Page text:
Here we have two versions of the same tune, the first of which was used for the hymn of that name written by the American Unitarian Minister William Cushing ((1823-1902) and the second one turned up in the manuscript fiddle tune-book of the Sussex church and social musician Michael Turner (1796-1885). Although the American hymn tune is credited to George Root (1820-1895) - we don't know where Turner got it from it is in fact Wolfgang Amadeus Mozart's, KV 536, No. 2. published in Six German Dances. Pete heard 'When He Cometh' from Holly Norton, an ex-fiddle pupil, who remembered it from her childhood in Texas. Michael Turner's Waltz is a popular southern English session tune.


A roustabout song from the Ohio River, learnt by Dave from Jerry Epstein in New York. Jerry, in turn, learnt it from singer/folklorist Dillon Bustin who 'tidied up' the original version which appeared in Mary Wheeler's 1944 book Steamboatin' Days.


An example of the Anglo-Irish-American musical roundabout that interests us. Despite an enormous amount of interest and research, the origins of the song, claimed as a 'traditional Creole love song', an English street ballad of the mid 19th century, and an American song from the Civil War period, still remain shrouded in uncertainty. Pete first heard it from Ulster singer Paul Brady, who learnt it from the singing of Planxty's Christy Moore on the album Cold Blow and the Rainy Night (1974). Christy got it from Mike Waterson after hearing him sing it at Folk Union One, in Hull. Mike had learnt it in the 1960s from a tape sent to him by a fan, almost certainly a copy of the BBC recording of Paddy McCluskey, from Corkey, Co. Antrim, made by Peter Kennedy and Sean O'Boyle in 1953. McCluskey had learnt the song around 1905 from another Corkey singer, Frank McAllister, who had picked it up whilst working as a woodsman in America. Phew! 'Pontchartrain' appears in several American song collections, sung to a variety of tunes, often under the title 'The Creole Girl', but also 'The Lakes of Ponsaw Train (Ozarks), and a cowboy version, 'On the Lake of the Poncho Plains.' With its reference to 'railroad cars', the song can't date before September 17th 1832, when the first steam locomotive, the 'Pontchartrain', was delivered from England and put into service on the Pontchartrain Railroad line that ran five miles from Elysian Fields Street, New Orleans, to the shore of Lake Pontchartrain at Milneburg, the first railroad in the Mississippi Valley.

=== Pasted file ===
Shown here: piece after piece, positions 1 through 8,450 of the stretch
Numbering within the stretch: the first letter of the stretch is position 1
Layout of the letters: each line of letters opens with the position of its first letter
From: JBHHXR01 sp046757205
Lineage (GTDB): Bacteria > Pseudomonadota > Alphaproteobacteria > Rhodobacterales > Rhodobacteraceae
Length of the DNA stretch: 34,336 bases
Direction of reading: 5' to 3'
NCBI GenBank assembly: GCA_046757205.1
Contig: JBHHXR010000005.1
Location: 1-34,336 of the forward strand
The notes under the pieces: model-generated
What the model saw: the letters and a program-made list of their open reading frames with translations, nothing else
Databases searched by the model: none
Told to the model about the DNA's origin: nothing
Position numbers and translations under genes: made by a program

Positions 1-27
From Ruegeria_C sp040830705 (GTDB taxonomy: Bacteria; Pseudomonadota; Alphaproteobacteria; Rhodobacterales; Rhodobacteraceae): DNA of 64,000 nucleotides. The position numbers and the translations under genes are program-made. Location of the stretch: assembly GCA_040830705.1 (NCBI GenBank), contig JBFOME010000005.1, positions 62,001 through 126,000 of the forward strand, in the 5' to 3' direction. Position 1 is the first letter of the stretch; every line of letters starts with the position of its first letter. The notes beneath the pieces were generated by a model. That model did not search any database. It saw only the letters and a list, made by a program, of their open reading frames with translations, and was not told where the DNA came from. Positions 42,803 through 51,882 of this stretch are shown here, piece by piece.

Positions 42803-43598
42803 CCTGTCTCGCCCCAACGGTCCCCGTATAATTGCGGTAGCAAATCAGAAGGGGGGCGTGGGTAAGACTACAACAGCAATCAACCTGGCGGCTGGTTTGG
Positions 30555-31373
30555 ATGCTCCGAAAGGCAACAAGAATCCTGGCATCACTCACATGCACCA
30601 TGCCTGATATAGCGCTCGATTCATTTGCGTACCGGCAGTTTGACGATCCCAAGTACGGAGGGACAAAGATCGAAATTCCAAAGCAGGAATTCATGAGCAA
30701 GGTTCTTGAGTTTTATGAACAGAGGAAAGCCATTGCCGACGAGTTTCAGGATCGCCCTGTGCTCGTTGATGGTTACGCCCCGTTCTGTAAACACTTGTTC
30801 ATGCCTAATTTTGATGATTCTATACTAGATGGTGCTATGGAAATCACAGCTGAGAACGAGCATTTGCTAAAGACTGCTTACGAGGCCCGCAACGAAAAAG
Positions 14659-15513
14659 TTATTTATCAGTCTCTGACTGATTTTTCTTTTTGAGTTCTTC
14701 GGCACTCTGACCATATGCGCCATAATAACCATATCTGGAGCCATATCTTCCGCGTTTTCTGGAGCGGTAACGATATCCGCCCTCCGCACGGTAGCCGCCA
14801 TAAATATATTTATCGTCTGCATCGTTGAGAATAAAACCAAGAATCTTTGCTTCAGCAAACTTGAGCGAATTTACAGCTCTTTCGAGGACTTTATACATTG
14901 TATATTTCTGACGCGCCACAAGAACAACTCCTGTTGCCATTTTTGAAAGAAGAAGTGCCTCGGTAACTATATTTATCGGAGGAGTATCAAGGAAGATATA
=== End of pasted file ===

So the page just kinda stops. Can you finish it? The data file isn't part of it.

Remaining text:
A tune popular in the early British folk revival wedded to the song 'The Hot Asphalt'. Like many jigs and hornpipes taken over to the Appalachians the tune is usually played as a reel; 6/8 jigs not being popular with most frailing banjo players. However, when Dave started playing it as a two-finger picking piece he found that jig time was no problem the 'twiddly' bits falling naturally under the fingers.


Written in 1947 by Grand Opry star Grandpa Jones. Learnt by Dave from American Old Time duo Sandy and Jeanie Darlington when they were staying in London some forty years ago.


'Shepherd's Hey' and 'Old Molly Hare' obviously have a common ancestry, sharing as they do some identical phrases. Versions of many 'traditional' Morris tunes, such as 'Shepherd's Hey', appeared in 17th, 18th and 19th country dance or song collections, before becoming adapted and attached to the Morris.

'Old Molly Hare' is a standard tune in the repertoires of Old Time fiddle and banjo players. Both tunes are descendents of Scottish fiddler/composer Neil Gow's 'Fairy Dance' published in the early 1800s, and well known under a variety of titles in Colonial America.


Virginia's 'Dock' Boggs was as happy to sing 'Papa, Build Me a Boat' to the waltzy major Victorian parlour tune, used here, as other singers were to use more archaic sounding, 'high lonesome', vehicles for the same words. 'Dock' learnt it in the 1920s from Charlie Powers, one of his band members. Dave uses Dock's tune (or pretty close) to a set of words that he learnt back in the 1960s, collected by Frank Kidson from a Mrs Hollings, a Lincolnshire charlady.